NEW YORK -- Ankit Patel, Cornell '04, a first-year M.D.-Ph.D. student, was elected Weill Cornell student overseer during elections held April 3-10 at Weill Cornell Medical College (WCMC). As the student representative, Patel will become a full member of the Board of Overseers for a three-year term, as well as an ex officio member of the Medical Student Executive Committee (MSEC) and the Graduate Student Executive Committee (GSEC).
The student overseer is unique in that the three-year length of the term is significantly longer than the one-year positions on MSEC or GSEC. The student overseer is also the lone individual charged with representing both the Weill Graduate School of Medical Sciences and WCMC at the overseers' meetings.
"The relevance of the position is to get to know everybody at Weill Cornell -- students, faculty, administrators and overseers -- and to work with those groups to further the students' interests," said Joe Habboushe, the outgoing student overseer.
The position also offers unusual opportunities. "Not only are you treated as a full board member, but the student overseer is also invited to give a presentation at each meeting, which not all overseers are offered," Habboushe said.
During his term, one of Habboushe's major accomplishments was to help establish Pyramid Coffee, a food vendor offering snacks and gourmet coffees, in the Archbold Commons Student Lounge. This was a highlight of a long renovation process Habboushe helped to complete that has made the student lounge a central meeting place on campus and also is a testament to Habboushe's interest in business.
Also during his term, Habboushe helped design the M.D./M.B.A. program as well as the Business in Medicine Program, which features lectures from leaders in health-care industries and an elective course that places students at internships within health-care companies. A few of Habboushe's other efforts include acting as a student liaison connecting the New York and Qatar campuses, securing substantial funding for such student-initiated projects as the Community Clinic and, more recently, giving input to focus more of Weill Cornell's next capital campaign on more support for teaching faculty and reducing the cost of tuition.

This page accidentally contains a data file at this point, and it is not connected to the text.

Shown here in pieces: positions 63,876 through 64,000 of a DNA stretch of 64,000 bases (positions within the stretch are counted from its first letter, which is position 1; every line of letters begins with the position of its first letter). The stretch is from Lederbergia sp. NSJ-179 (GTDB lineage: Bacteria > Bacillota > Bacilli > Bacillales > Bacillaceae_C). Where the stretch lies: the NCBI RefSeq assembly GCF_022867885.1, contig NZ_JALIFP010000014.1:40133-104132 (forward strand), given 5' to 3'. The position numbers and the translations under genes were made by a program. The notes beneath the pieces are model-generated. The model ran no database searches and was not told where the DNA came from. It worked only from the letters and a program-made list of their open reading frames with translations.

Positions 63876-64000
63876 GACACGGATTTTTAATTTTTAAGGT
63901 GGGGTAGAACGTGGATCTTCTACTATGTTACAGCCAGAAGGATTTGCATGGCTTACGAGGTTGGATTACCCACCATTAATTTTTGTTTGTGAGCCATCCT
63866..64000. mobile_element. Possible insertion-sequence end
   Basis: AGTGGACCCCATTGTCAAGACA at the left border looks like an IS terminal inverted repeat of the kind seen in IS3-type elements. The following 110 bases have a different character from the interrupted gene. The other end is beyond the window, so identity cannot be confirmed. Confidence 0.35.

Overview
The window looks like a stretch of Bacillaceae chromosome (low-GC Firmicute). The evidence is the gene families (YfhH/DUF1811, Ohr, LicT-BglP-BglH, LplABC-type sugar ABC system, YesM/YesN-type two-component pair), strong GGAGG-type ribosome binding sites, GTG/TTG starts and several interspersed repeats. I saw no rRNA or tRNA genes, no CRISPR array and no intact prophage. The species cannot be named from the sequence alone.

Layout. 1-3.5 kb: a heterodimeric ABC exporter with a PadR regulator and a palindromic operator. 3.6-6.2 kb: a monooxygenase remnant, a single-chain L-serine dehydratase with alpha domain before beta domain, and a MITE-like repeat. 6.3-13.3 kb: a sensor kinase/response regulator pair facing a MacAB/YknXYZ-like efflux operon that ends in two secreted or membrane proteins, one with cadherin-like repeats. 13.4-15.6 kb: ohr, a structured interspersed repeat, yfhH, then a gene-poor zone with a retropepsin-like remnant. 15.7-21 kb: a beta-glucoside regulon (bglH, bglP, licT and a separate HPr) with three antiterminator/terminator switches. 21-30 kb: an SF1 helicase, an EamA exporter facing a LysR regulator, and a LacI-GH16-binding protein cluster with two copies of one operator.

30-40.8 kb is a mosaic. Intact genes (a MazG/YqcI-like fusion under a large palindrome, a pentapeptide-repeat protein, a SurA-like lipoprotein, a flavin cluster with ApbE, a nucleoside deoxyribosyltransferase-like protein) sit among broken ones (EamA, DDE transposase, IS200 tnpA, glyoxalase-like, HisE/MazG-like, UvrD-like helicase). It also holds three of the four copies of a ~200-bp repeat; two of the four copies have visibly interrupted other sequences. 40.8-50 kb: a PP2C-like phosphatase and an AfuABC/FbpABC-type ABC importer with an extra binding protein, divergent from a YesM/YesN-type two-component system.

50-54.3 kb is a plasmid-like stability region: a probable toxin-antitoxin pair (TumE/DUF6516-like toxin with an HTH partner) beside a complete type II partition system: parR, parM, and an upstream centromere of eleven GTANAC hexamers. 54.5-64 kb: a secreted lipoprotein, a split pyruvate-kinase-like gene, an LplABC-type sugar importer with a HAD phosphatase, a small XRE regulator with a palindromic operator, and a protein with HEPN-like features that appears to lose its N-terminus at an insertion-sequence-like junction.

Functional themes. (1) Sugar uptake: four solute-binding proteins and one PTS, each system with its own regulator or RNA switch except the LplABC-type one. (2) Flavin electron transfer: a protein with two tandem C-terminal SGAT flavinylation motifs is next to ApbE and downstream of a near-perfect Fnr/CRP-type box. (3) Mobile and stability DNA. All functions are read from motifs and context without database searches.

For the first time, students were able to vote online in the overseer election, allowing WCMC-Qatar's campus to be included in the process. Representatives from the Qatar student government submitted questions for the debate, and all medical students in Doha were eligible to vote.
Because of the multifaceted organization of the medical college and its affiliated institutions, outreach is one of the principal responsibilities of the student overseer, and the position includes responsibilities on the Faculty and Student Affairs Committee and the Affiliations, Government Relations and Community Affairs Committee.
Patel, whose experience includes a term as president of Cornell's honor society as an undergraduate, has made outreach, specifically with his alma mater, one of the goals of his term.
"Our medical and graduate schools are not in direct connection with an adjacent undergraduate campus, making it difficult to generate certain opportunities for our students," Patel said. "I hope that by strengthening the relationship between the New York City and Ithaca campuses we can generate some of these opportunities."
Patel also plans to increase support for community-based organizations and, as a Tri-Institutional M.D.-Ph.D. student, hopes to strengthen the relationship between the graduate school and medical college.
Gabriel Miller is a writer with Weill Cornell Medical College's Office of Public Affairs.